4/23/07

Kenny Brooks reflects on reeds


Kenny Books is the only guy I know that goes through more reeds than I do. Here 's what he has to say about them-

Some thoughts on reeds...

How can I tell if a reed will be good just by looking at it? How long should a reed last? What are the best brands of reeds to buy? These are just some of the questions that you may have about reeds. What strength reed should I be using is another one.

Disclaimer : The comments that follow are my OPINIONS about reeds. There are as many different ideas regarding reeds as there are saxophonists. Take my comments as such.

Can you tell if a reed will be good just by looking at it? Heavens no, but there are things to look out for. The color of the reed can be revealing about it's age and how long it has been cured. Avoid the reeds with the greenish tinge to them, as they are likely too young or haven't been cured long enough. A white, bleached out looking reed might also be avoided for the same reasons. Usually I look for a reed with a yellow or brown color with tight fibers. If you look on the back of the reed it's easier to see the fibers and how tightly packed they are. Earl Turbinton of New Orleans told me that if you see brown spots or blotches on the blank part of the reed(the uncut part), that it will have character. Look closely at the way the reed is cut. Look at the end of the reed. Is it it even on both sides? Inconsistencies in the cut of the reed is another factor.

What strength reed should I be using? The dimensions of your mouthpiece is the most important determining element when trying to figure out what strength reeds to use. Other, lesser determinants include how long you have been playing, the strength and development of your embouchure and physical makeup. The basic equation in terms of mouthpiece/reed ratio is : softer reed/open mouthpiece and conversely hard reed/closed mouthpiece. Many players do not follow this equation, however it is useful to keep in mind while experimenting with different combinations. I use a hard reed on an open mouthpiece : a Rico Jazz #4 on a metal Otto Link 7*. Some might consider that an extreme setup. George Garzone uses a #5 on an Otto Link 10. That's extreme. Garzone also runs 5 miles every morning ...Students of mine have copied my setup exactly hoping to recreate my tone. They ask "Why don't I sound like you with the exact same setup?" One reason is that everyone's mouth is shaped differently. Another has to do with the direction of the flow of air. Everyone is different. The only way to find what works for you is to experiment!

How long should a reed last? I play on a reed for about 6 days or so before it dies. I like to soak a reed in warm water for 5-10 minutes and then keep it wet for the remainder of its life. That means when I know I'm not going to play on it for more than 2 hours I place it inside a LaVoz single reed holder, which keeps the reed from drying out for up to 20 hours. I'm talking about the cheap, plastic reed holder. You don't need any other newfangled equipment to keep your reed wet. If your reed does dry out you may see it warp and curl. Soaking will usually straighten it out, but the damage has already been done. I don't even bother trying to revive them. If you are on a budget you may be forced to. Bottom line : Keep your reed wet.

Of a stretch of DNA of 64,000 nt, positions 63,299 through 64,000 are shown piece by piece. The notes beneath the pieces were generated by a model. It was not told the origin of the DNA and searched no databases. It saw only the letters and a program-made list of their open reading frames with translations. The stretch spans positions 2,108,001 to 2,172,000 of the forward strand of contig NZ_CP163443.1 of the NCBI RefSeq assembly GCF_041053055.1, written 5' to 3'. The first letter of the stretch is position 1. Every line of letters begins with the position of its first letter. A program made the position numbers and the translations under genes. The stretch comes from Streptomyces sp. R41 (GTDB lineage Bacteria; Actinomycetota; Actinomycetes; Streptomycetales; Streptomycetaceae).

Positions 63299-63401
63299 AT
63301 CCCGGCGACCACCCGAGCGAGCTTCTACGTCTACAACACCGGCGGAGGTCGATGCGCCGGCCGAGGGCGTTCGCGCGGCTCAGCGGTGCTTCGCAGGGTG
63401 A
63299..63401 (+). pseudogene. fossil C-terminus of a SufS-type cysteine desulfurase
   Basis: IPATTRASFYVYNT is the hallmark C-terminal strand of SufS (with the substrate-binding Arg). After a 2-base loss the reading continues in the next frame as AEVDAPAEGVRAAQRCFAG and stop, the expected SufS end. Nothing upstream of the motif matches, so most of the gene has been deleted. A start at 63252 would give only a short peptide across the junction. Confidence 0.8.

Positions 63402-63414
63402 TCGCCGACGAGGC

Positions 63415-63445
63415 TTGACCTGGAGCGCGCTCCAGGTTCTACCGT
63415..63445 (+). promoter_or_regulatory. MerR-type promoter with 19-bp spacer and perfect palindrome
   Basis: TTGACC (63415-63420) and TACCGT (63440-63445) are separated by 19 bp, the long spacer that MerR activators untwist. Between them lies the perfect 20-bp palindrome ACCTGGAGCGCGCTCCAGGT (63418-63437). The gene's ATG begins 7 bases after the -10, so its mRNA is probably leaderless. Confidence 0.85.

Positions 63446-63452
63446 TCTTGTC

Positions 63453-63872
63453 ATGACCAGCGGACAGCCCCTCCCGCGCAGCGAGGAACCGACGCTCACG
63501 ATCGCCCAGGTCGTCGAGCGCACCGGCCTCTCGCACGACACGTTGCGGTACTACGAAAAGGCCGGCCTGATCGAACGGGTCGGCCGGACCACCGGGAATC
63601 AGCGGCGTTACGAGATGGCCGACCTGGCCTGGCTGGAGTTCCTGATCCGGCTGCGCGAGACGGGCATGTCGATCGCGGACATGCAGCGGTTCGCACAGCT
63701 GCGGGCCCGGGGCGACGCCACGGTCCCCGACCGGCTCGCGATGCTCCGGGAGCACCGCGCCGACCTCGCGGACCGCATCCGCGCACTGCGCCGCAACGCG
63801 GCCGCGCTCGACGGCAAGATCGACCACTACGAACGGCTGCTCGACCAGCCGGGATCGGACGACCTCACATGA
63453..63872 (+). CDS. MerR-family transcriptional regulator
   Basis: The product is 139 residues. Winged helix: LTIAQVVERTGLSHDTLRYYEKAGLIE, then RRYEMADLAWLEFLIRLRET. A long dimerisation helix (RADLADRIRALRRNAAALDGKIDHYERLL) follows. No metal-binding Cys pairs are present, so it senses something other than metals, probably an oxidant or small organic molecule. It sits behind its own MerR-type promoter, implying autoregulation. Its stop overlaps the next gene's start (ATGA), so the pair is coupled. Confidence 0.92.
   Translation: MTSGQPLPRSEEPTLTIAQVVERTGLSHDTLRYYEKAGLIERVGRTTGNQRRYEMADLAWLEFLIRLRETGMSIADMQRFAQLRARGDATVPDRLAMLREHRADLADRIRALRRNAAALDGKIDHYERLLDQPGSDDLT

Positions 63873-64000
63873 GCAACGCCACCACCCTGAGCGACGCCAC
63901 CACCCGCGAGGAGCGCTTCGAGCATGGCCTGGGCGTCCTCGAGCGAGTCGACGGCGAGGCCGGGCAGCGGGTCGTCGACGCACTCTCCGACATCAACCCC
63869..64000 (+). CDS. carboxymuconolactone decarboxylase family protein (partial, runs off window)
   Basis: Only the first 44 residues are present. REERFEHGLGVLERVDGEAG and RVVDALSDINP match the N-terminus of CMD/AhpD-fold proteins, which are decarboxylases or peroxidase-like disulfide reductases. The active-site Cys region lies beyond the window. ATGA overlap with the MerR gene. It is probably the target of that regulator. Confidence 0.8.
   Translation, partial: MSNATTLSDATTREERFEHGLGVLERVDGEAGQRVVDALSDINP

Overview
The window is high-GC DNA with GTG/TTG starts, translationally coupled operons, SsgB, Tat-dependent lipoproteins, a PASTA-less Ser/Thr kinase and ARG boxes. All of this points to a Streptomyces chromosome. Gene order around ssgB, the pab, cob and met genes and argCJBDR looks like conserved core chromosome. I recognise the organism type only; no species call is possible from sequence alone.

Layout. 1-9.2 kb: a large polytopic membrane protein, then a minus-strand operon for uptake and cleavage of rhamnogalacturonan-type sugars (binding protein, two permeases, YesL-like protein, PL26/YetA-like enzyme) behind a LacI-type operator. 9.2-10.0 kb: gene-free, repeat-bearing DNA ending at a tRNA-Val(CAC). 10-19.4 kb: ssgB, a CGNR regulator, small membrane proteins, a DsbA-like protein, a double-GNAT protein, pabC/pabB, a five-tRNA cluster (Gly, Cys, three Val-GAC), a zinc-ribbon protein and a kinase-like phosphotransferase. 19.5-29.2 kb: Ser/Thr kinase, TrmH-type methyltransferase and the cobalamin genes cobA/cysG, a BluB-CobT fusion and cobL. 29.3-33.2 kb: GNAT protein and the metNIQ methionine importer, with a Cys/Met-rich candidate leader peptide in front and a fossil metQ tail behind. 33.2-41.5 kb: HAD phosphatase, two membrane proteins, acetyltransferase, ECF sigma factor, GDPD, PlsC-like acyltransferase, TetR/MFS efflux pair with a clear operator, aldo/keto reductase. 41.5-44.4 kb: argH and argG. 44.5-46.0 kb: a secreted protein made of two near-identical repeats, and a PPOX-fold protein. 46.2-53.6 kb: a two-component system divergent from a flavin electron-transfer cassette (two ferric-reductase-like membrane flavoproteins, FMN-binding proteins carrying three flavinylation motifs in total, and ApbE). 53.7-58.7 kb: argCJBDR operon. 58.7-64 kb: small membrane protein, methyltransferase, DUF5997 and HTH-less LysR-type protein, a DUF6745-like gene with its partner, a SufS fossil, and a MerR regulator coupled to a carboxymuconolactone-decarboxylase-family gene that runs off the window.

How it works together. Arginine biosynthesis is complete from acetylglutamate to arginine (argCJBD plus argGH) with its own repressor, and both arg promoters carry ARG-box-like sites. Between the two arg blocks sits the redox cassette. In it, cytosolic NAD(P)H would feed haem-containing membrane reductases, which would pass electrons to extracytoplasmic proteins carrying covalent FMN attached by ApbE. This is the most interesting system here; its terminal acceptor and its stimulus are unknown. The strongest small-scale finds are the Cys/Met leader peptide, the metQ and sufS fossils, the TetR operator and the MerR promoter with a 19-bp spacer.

Calder Spanier and I went to the Rico factory in dusty Sun Valley in the summer of 1996 on a fact-finding mission and learned a few things about the process of manufacturing reeds. Our guide was the friendly and knowledgeable Terry Landry, who, in part, designed the Rico Jazz and Jazz Select reeds. When we asked about where the cane was coming from he explained that the good Var region(France) cane was going to the Jazz and Jazz Selects while regular Ricos and LaVoz were primarily Argentine cane. Argentine, and just about every other cane is thought to be inferior to the cane that comes from The Var region of France. Interestingly, he told us that Vandoren, which purports to have French cane, is actually 80% Argentine. I cannot confirm that. Another revelation came while we were touring the rooms with the reed cutting machines. Terry told us that all the reeds are cut exactly the same. They don't cut 2's thinner than 4's. The strength of the reed is determined by the strength of the wood itself, which is measured by a gauge that bends the reed. Each row of machines had a computer terminal at the end of it which showed a bar graph of how many reeds of each strength were produced by each machine. It showed a bell curve which described very few 1.5's, 2's, 4's, 4.5's & 5's and a lot of 2.5's-3.5's. There is just not as much hard or soft wood out there to choose from.

What brand of reeds should you buy? Again, you must experiment for yourself. Keep in mind that many brands come in different styles or cuts. For example, Vandoren has 3 styles for you to choose from : regular, Java and V16.The Java is their "jazz" reed and the cut is sort of an even slope. The V16 on the other hand is a thicker reed, especially in the heart(the center). Regular is somewhere in between.

Should you play plastic reeds? If you can deal with the sound and the feel in your mouth, you'll certainly love the consistency. Most people, including me, can't deal. Dave Liebman is noted for his use of plastic reeds.

A fact of life is that there will be bad reeds in every box. It is miserable and costly. It can make you wish you had never picked up the saxophone. Until you find that next good one..


2 comments:

Gandalfe said...

When my son was in high school he said he never met a reed he didn't like. So I let him try one that I'd play tested and marked as a real player. He wouldn't give it back. ;o)

Adam said...

I think baritone saxophone reeds should be publicly subsidized.